For the insurance industry, the health and safety benefits of wearables and other IoT-connected devices is well established. But meeting new customer demands for protection goes beyond capturing user-generated data.
What matters now is how an insurer and their ecosystem partners use the data shared with them by the customer. And whether they have the right mix of talent and technology to optimize its use.
Analytics capabilities, including predictive and prescriptive analytics, can enable data-driven insurance offers in real-time. Known customer behaviors and preferences can inform these offers, which moves the insurer beyond limited customer attribute data like demographics and income.
AI-led transformations in insurance
There are multiple examples of these kinds of AI-led transformations in the industry. One such example, from the Efma-Accenture Innovation in Insurance Awards, is AXA Asia. Their empathetic AI-powered chatbot, Emma, provides personal support and guidance for customers using natural language conversations to support customers’ overall well-being.
Mitsui Sumitomo Insurance Group (Japan) is another. Their MS1 Brain, which fuses the strengths of humans and AI—with AI partnering with agencies—to drive a customer-centric sales process. The solution collects, analyzes, and utilizes various customer information to accurately understand needs and offer the most appropriate products.
These kinds of real-time, customer-centric experiences are becoming the norm. And demand for them will grow among commercial lines customers and among group benefits customers as they accommodate new employee needs.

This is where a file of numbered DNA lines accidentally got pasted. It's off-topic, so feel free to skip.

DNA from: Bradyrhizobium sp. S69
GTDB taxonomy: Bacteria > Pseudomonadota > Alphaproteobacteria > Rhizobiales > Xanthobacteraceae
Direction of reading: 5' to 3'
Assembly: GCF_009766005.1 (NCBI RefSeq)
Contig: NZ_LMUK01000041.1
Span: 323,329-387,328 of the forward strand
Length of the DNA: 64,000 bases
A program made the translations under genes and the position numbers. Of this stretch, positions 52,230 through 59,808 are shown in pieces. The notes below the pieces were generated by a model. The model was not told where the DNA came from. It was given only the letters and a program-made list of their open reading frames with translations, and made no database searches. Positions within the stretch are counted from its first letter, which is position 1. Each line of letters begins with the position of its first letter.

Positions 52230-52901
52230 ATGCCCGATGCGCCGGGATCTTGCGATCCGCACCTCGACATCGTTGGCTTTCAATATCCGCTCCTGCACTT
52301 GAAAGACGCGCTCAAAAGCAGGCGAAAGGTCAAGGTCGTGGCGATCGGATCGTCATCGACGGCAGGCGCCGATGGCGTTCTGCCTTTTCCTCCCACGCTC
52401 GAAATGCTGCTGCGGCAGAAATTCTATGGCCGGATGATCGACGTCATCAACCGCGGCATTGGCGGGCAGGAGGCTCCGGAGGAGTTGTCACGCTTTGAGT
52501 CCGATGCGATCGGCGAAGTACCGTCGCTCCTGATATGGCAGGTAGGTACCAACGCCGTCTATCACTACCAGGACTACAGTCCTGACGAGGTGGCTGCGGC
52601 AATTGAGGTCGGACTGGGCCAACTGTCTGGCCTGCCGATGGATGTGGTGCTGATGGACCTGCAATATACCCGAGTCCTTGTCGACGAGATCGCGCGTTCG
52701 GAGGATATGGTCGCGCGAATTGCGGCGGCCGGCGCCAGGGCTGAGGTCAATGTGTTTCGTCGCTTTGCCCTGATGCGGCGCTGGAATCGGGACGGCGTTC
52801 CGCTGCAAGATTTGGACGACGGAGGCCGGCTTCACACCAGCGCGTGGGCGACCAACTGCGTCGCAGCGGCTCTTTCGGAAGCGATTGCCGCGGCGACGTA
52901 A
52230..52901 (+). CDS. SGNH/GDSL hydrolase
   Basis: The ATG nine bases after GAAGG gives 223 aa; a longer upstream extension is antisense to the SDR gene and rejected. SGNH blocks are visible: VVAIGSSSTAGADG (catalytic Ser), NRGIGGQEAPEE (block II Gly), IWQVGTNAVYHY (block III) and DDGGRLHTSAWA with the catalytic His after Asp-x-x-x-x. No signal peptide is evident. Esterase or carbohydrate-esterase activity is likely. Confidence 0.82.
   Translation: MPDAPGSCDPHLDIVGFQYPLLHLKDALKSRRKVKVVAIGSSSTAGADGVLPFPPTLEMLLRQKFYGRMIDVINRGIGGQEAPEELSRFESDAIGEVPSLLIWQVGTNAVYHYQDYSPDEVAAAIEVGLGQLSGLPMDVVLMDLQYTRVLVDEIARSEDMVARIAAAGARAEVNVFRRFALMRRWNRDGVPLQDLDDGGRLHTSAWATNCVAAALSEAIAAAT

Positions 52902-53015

Optimized AI + Workforce
In their book, Human + Machine, Paul Daugherty and Jim Wilson wrote, “For years, the dream of many researchers was to create artificial intelligence that could rival that of people. However, we’re seeing that AI is instead becoming a tool to extend our human capabilities.”
The choice carriers face is not binary. It’s not a question of whether the human or the machine is better suited to manage risk. Carriers need to take a blended approach, asking how best to leverage machines to help humans provide the most engaging, efficient service for customers.
Our Insurance Consumer Study 2021 shows that pure machine interaction was ranked as the least appealing option. Under 10% of consumers say they are comfortable engaging with a robot when making a claim, applying for a loan or mortgage, or asking for advice on products and offerings. Human interaction ranked second, with trust with in-office human advice falling between 2018 and 2020. Human interaction informed by AI ranked first.
As technology, emerging risks, customer expectations, and competitive pressures change the industry, insurers need to rethink their work, workforce, and workplaces. This requires a shift in mindset that goes beyond incremental change—rearchitecting the work and roles done in an insurance organization to better serve customers.